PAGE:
Beats – November 2009
November 20, 2009 § Leave a comment
Published: Music Australia Guide #71, November 2009.
BEATS with Dan Rule
Curse Ov Dialect
Melbourne crew Curse Ov Dialect have covered all manner of internationalist musical obscura in a decade-plus career. Lost in the Real Sky (2003) and Wooden Tongues (2006) veered between shrill ethnic folk, Captain Beefheart samples and surrealist, politically-charged vocal experiments. While as untethered as ever, new record Crisis Tales is also Curse’s most concise. Even with jaunts into previously unexplored terrains – the unhinged synth-pop of Paradigm and brutal, Suicide-esque electronic dirge Draindrops – there’s an unswerving quality to the production that harnesses each of Crisis Tales’ disparate strands. The flourishing folk hooks of Media Moguls and Conscious Terror are two of their finest moments to date.
In the last few years, Minneapolis rapper Brother Ali has gone from a battle-savvy spitter to one of hip hop’s supreme lyricists. Third album Us is definitive proof. An extensive, multi-part narrative, this virtual hip hop opera sees the albino MC transcend his once purely autobiographical flows to delve into complex characterisation and biography. Slippin’ Away is one of the more moving stories of the street cycle that you’ll hear. Still, there are some issues with Us. Producer Ant’s thick funk lacks light and shade, while if taken the wrong way, Ali’s hip hop-preacher guise tends to grate. Notwithstanding, Us remains one of 2009’s most ambitious efforts.
Hudson Mohawke can’t sit still. Where the precocious Scottish producer’s Polyfolk Dance EP trawled a suite of kiddie-funk excursions, chopped-up vocal samples and wonderfully realised melodies, debut longplayer Butter sees him complicate and proliferate his sound. It’s wild ride, from the hyper, sex-funk and neo-soul of cuts like Joy Fantastic and Just Decided (both featuring vocal foil Olivier DaySoul), to the droning bleep-fest of ZOo00Oom. Butter isn’t completely successful, and a number of tracks sit comfortably in the mix. That said, when Hud Mo hits the melodic highs – the wondrous Velvet Peel for one – he’s something to behold.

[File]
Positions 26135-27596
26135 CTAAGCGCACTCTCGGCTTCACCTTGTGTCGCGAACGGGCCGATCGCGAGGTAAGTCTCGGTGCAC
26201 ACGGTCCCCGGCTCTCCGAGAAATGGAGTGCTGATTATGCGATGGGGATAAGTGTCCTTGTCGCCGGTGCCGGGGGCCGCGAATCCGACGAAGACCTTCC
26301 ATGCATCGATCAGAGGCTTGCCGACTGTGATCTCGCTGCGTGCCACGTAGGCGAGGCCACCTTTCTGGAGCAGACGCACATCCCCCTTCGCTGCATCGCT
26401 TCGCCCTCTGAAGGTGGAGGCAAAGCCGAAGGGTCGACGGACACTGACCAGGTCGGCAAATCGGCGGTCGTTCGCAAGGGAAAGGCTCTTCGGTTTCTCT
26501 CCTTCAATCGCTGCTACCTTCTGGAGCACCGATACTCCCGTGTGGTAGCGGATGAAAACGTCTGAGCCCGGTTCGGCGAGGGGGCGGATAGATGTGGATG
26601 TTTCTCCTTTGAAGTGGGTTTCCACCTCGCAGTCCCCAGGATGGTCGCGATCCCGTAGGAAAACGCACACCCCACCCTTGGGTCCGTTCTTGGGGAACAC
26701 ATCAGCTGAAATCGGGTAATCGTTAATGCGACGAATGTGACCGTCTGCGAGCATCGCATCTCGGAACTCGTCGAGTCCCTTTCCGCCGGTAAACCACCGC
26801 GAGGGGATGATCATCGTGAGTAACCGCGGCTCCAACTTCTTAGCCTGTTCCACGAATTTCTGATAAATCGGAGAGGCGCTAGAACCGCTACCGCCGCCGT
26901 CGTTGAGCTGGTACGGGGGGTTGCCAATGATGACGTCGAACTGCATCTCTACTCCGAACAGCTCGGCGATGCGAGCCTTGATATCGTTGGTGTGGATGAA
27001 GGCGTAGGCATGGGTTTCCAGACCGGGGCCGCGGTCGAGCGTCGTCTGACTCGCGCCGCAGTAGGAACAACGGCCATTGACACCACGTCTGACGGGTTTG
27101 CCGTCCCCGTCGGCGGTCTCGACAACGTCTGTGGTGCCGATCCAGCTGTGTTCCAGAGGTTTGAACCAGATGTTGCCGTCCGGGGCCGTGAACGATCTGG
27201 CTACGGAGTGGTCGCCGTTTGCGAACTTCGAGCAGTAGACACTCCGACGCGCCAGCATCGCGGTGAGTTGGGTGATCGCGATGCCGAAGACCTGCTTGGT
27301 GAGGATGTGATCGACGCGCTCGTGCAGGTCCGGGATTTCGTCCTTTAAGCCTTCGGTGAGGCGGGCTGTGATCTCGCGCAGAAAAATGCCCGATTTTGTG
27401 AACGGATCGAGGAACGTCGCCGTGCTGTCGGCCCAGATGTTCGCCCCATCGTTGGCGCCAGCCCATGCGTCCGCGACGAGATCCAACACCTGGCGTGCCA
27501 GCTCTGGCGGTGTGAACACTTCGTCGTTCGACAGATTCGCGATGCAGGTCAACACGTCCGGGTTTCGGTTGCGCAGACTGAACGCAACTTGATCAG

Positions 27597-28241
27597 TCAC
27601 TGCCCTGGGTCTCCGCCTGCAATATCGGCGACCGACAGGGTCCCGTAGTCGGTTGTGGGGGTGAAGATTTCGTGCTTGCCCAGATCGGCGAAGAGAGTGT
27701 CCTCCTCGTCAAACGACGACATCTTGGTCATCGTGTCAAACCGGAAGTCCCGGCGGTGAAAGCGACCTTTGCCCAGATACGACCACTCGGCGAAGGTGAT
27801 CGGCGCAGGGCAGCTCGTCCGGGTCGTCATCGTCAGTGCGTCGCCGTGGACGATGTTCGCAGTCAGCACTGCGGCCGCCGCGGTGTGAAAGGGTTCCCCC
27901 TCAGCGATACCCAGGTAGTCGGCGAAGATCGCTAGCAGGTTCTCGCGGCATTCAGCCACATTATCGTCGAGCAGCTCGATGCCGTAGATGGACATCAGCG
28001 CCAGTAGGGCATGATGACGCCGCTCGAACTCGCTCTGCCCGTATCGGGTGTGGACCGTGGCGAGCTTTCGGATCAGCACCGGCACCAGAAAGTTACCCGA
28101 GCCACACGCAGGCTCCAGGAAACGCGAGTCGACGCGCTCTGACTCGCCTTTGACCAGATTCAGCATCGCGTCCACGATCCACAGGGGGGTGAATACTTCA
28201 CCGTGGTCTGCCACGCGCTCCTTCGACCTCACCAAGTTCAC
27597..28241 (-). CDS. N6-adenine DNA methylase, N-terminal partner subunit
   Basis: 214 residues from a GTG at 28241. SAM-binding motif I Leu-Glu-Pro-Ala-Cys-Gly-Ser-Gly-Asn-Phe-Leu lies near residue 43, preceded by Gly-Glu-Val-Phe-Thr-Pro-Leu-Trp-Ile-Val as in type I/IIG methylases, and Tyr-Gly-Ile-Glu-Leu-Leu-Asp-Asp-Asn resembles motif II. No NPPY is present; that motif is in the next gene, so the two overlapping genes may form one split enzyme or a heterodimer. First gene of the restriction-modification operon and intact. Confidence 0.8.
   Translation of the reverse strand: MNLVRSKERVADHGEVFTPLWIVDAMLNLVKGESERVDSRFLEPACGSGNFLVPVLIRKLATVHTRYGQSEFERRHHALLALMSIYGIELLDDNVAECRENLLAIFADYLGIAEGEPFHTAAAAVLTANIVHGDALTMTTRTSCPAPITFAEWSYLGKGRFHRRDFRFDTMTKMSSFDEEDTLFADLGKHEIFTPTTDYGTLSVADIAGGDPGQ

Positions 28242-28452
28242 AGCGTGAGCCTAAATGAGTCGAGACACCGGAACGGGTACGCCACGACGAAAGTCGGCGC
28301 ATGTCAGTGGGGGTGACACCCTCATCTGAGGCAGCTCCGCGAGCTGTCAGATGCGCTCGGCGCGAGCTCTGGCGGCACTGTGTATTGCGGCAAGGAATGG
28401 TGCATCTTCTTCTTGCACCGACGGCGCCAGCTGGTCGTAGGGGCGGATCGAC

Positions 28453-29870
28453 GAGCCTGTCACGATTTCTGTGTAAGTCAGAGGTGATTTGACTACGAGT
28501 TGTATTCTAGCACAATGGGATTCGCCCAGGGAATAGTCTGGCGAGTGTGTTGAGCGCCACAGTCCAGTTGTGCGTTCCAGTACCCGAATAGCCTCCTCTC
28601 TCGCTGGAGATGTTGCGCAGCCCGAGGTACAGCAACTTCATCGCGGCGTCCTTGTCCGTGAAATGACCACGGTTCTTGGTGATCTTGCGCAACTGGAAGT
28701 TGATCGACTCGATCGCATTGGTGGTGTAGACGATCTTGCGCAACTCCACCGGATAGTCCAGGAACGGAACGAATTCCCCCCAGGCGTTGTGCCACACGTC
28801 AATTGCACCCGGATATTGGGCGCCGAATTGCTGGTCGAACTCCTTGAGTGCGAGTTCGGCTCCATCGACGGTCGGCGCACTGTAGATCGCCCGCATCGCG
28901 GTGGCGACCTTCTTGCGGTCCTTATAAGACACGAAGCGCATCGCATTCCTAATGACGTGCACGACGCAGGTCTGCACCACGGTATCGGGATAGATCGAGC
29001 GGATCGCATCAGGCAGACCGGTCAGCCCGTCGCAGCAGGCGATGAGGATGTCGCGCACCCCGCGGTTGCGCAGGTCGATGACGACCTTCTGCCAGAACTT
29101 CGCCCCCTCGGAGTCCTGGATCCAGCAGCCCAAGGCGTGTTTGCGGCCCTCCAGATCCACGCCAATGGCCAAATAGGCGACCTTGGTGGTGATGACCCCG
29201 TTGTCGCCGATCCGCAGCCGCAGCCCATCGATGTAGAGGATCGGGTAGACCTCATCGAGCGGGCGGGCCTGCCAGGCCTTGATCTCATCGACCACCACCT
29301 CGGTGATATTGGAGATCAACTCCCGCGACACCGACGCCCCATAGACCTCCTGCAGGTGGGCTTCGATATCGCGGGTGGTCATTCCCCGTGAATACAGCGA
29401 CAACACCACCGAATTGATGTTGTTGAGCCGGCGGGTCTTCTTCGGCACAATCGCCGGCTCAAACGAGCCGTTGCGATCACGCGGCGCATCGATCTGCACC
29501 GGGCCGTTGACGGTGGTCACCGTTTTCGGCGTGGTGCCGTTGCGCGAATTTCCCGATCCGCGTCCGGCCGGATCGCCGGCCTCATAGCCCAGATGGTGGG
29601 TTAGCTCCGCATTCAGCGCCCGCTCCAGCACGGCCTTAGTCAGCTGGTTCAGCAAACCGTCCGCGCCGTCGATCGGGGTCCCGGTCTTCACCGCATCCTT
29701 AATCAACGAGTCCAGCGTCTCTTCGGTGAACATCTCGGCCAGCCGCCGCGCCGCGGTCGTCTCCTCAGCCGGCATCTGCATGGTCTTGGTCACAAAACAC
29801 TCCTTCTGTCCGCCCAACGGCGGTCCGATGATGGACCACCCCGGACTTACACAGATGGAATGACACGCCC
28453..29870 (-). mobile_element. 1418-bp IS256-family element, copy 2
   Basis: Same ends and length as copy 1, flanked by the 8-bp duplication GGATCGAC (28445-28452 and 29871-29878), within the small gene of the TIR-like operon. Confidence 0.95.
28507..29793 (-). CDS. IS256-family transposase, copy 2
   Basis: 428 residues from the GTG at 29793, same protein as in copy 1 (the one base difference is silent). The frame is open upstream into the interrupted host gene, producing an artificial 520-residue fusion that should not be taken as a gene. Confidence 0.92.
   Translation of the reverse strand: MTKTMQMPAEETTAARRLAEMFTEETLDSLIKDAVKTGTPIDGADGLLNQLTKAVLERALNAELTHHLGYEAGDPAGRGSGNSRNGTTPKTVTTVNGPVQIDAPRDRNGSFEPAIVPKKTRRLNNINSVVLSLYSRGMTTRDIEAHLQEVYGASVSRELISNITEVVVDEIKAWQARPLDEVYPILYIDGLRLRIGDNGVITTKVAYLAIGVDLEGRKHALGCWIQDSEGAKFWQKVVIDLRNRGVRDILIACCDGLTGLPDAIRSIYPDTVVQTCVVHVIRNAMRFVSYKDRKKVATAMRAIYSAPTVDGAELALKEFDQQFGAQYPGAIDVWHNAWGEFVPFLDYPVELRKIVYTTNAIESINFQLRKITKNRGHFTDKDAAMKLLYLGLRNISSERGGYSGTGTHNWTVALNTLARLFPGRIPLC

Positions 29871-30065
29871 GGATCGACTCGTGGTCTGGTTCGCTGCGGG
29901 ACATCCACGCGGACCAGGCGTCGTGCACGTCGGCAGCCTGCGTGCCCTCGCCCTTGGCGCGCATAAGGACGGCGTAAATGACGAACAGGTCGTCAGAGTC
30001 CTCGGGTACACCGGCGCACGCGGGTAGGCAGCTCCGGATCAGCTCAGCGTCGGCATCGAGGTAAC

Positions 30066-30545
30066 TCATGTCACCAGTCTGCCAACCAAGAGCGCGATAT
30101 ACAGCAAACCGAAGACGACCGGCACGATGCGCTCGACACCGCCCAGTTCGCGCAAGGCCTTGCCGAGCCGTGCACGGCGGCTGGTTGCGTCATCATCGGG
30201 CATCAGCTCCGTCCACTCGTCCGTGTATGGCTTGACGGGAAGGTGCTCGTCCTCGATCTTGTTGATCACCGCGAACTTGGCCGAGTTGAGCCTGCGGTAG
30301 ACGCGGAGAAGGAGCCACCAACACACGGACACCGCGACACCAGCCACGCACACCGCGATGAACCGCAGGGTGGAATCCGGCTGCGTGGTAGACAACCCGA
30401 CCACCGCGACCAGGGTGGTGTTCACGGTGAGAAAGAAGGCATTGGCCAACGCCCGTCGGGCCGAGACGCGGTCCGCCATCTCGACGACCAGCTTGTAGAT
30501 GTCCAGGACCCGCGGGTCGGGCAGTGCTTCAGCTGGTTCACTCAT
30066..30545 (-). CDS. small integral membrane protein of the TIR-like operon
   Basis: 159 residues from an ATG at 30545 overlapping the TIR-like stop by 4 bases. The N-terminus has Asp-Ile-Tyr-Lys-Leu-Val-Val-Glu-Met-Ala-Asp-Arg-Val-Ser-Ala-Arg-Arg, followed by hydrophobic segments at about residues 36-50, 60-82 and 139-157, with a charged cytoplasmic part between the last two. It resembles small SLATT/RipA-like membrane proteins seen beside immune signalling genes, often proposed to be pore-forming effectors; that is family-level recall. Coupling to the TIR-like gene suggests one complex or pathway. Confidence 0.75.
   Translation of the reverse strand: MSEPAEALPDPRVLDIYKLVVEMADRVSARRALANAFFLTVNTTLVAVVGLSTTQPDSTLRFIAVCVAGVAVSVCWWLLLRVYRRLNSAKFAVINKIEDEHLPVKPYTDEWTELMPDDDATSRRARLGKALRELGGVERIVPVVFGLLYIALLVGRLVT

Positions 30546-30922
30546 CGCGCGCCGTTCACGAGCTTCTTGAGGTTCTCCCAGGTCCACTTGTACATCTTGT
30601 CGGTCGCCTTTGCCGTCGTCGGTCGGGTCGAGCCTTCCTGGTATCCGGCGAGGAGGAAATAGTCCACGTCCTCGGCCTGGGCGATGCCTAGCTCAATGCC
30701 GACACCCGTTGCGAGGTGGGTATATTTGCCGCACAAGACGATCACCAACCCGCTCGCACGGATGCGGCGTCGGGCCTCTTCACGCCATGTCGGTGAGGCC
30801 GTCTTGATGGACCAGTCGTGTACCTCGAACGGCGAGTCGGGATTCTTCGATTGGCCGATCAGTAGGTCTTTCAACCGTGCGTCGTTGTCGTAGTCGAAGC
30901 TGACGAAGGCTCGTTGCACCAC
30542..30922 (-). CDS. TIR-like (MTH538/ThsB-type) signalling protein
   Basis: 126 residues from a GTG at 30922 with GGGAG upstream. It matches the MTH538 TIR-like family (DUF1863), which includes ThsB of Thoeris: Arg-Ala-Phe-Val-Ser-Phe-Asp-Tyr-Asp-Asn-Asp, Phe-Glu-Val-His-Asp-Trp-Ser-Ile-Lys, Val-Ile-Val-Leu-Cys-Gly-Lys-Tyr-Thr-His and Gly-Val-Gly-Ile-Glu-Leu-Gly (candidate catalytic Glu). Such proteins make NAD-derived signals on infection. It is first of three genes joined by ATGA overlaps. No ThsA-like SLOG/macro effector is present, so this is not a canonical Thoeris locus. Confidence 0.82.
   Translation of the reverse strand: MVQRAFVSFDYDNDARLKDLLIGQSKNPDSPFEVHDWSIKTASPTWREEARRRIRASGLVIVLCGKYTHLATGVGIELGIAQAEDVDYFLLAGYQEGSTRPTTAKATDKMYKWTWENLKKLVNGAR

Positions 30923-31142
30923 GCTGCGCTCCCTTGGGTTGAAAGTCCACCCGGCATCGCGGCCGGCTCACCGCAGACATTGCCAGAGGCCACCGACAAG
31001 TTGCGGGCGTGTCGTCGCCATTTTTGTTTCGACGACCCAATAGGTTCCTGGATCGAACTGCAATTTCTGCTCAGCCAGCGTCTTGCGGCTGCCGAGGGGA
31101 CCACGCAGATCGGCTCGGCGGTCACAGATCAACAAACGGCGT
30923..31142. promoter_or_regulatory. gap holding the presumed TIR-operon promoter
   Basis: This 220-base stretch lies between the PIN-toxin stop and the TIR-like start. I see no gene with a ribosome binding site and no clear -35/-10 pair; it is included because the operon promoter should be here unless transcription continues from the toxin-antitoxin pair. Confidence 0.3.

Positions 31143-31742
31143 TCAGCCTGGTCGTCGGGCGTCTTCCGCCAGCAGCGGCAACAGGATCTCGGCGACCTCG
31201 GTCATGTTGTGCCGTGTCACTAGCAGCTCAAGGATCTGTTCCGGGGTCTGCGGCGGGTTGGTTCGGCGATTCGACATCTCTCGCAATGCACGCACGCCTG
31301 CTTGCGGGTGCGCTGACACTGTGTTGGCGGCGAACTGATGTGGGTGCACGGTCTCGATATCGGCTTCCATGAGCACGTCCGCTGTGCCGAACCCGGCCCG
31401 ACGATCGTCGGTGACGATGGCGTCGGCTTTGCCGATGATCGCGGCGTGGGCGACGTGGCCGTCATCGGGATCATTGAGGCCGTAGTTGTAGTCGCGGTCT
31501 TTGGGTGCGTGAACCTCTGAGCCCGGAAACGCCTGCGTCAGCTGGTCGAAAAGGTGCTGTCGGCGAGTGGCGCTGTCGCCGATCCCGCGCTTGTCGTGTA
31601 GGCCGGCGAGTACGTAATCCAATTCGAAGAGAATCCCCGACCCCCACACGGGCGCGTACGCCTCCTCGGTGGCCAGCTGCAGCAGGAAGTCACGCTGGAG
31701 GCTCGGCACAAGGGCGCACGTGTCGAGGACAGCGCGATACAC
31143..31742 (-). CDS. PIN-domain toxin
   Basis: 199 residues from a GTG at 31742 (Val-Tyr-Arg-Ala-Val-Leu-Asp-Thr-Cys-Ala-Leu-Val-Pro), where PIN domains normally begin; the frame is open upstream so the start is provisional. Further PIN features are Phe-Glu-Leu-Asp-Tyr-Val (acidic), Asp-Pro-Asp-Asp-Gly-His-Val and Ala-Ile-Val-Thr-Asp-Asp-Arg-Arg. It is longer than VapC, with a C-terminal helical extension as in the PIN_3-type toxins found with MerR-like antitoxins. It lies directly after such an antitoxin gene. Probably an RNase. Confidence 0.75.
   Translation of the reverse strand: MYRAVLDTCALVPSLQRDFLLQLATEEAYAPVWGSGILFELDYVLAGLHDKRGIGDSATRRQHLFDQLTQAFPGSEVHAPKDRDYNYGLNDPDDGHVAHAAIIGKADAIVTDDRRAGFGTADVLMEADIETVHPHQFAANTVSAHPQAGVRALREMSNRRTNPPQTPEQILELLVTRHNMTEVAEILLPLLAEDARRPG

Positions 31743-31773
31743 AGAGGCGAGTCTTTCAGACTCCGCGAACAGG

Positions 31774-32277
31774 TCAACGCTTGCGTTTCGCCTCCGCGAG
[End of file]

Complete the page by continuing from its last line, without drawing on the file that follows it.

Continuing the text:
Oh No comes from a likely bloodline. The son of cult 70s soul singer Otis Jackson Sr., the Oxnard, California native also just happens to be little brother of crate-digging iconoclast Madlib. But Oh No is very much his own man. If 2007’s voyage into Mediterranean psychedelia, Dr. No’s Oxperiment, wasn’t enough of a case in point, brand new beat tape Ethiopium should serve as proof. Mining an archive of rare 60s Ethiopian rock, funk, psych, folk and jazz, this rugged joint proves an ear-opening exploration, rich in wiry guitar lines, raw melodics and organic percussive intonations. With Ethiopium, Oh No’s striking canon of hip hop exotica only grows.
Sydney’s Horroshow are at the pointy end of Australian hip hop’s next wave. Intelligent, socially aware and musically minded, duo do most things right on second album Inside Story. Somewhat of travelogue, the record unfurls effortlessly, flitting from hook to hook, with MC Solo’s impeccable turn of phrase (check In and Itchy Feet for proof) and reflective narratives punctuating Adit’s layered grooves. But the album’s strengths also reveal Horrorshow’s limitations. The pair earnest delivery – both behind the mic and the boards – may be seamless, but it’s also lacking in personality and charisma. When they find that, they’ll be a force to be reckoned with.